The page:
Wednesday, August 1, 2012

THANK YOU For 15 Years Of Music Recording Bliss

This summer marks the 15th year that my recording studio, TRH Music Group (The Recording House) has been in existence.  I opened the doors waaayyy back in 1997 and my intention was to record my own music and help other artists get high quality recordings for a reasonable price.  And, of course, to have a lot of fun doing it.  So far that's exactly what I've done and it's been a blast!

I'd like to thank all the great people and artists that I've had the opportunity to work with over the years, it's truly been a pleasure and I've learned a tremendous amount from all of them.

It's been inspiring and just an amazing experience to watch many of these artists grow over the last decade and a half.  I've seen some of them get out of the basement and onto a stage for the very first time.  I've been a part of some of their first pro recording experiences.  I've watched some of them put together their first tours across Ontario, across Canada, across North America and across the globe.  I've watched some artists build a sustainable business and make a living from music alone.  I've seen some artists sign recording contracts with independent and major record labels around the world.  And most importantly, I've built many great relationships -- many of which have been going strong for almost the entire time -- and I'm very proud to have been a part of their musical journies. 

The music business has changed so drastically over the past 15 years and it's been really interesting to witness the creative ideas many artists have come up with to keep pushing forward with their music careers and their dreams.  I'm certainly looking forward to seeing where things go in the future and I'm very much looking foward to many more years of making music.

Tuesday, June 19, 2012

Are You Really In A Band?

It seems that everyone and their grandmother is in a band nowadays.  But are all these people who claim to be in a band, really in a band?  I'd say no for the most part.  Sure, these people get together with other musicians a couple times a week and write some original songs and maybe even get out of the rehearsal room once in a while a perform in front of a live audience, but that's not really what being in a band is all about.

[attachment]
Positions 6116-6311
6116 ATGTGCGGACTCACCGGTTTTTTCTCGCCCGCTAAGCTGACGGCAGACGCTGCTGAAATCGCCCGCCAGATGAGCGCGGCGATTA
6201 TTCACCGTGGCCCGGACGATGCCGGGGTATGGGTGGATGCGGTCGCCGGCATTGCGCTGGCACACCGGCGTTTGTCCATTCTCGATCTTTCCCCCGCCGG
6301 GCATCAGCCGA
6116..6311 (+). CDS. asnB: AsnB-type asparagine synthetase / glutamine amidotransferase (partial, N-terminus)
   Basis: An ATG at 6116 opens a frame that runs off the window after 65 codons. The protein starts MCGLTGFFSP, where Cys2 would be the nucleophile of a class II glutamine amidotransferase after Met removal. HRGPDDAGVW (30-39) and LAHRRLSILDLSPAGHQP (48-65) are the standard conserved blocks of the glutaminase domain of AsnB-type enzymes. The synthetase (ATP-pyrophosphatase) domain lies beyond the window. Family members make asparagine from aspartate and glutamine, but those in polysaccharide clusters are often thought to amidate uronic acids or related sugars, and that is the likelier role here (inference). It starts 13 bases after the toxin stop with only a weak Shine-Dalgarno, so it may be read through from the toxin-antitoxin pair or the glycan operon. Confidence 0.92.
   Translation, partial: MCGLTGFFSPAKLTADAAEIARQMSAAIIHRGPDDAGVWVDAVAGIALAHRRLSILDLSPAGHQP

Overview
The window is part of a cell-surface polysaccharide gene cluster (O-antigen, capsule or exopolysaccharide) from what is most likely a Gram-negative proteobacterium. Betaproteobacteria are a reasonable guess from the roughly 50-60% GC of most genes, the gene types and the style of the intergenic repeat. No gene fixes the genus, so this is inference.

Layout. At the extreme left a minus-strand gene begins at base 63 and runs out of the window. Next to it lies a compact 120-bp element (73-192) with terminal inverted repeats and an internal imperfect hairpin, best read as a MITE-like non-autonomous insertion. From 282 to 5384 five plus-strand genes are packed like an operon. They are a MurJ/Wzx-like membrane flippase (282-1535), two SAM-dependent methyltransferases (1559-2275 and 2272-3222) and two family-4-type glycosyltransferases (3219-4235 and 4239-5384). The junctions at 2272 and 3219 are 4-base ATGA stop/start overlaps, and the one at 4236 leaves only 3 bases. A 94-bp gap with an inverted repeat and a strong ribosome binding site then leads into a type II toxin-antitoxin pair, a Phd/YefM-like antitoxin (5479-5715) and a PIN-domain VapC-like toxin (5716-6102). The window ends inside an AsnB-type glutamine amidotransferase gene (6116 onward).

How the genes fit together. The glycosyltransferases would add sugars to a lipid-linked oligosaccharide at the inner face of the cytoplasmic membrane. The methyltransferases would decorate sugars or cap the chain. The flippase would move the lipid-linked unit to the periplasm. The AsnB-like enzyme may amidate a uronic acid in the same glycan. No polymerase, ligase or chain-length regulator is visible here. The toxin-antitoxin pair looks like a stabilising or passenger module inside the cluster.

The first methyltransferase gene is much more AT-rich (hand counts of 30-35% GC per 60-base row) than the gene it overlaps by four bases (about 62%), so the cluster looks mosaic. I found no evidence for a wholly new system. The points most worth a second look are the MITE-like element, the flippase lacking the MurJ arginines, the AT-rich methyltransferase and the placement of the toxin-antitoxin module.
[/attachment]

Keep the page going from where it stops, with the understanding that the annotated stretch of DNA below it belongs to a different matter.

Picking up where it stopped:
What Is A Real Band?

I think we need to redefine what it is to be in a band.  It should be a little bit more complicated than that and thus more of an exclusive club.  We can't just let everyone in because they've managed to accomplish the relatively simple tasks mentioned above.  To be in a band for real, you have to have a lot more than that under the hood.

You need to get together with everyone involved and nail down a solid vision so that you're all on the same page.  This is the only way you're going to bring something special and unique to the party.  If you just do the bare minimum, you're likely to fall into the abyss of mediocre bands that just clutter up the scene and make it harder for music fans to find the good stuff.

The Songs:

You have to know what kind of music you're going to write and play.  Obviously this can take a lot of time to determine, so don't feel you have to figure this out tomorrow, just make sure that you're conscioulsy moving toward your own unique 'sound.' 

Be aware of what messages are in your song lyrics.  Lyrics are such a powerful element in the songwriting process and you should definitely make the effort to ensure that you're using this power to its fullest potential.  And strive to be consistent in this area so you strengthen the connection between you and your fans.

When you're writing and recording original material, take note of what feels good and which songs are getting positive feedback in the online arenas and live on stage.  If the feedback you're receiving is somewhat mediocre then take a step back and try to determine what needs to be improved.  If you can't figure it out on your own, don't be afraid to bring in some outside help.  Look around for some pro writers who may be interested in working with you on new material.

The Image: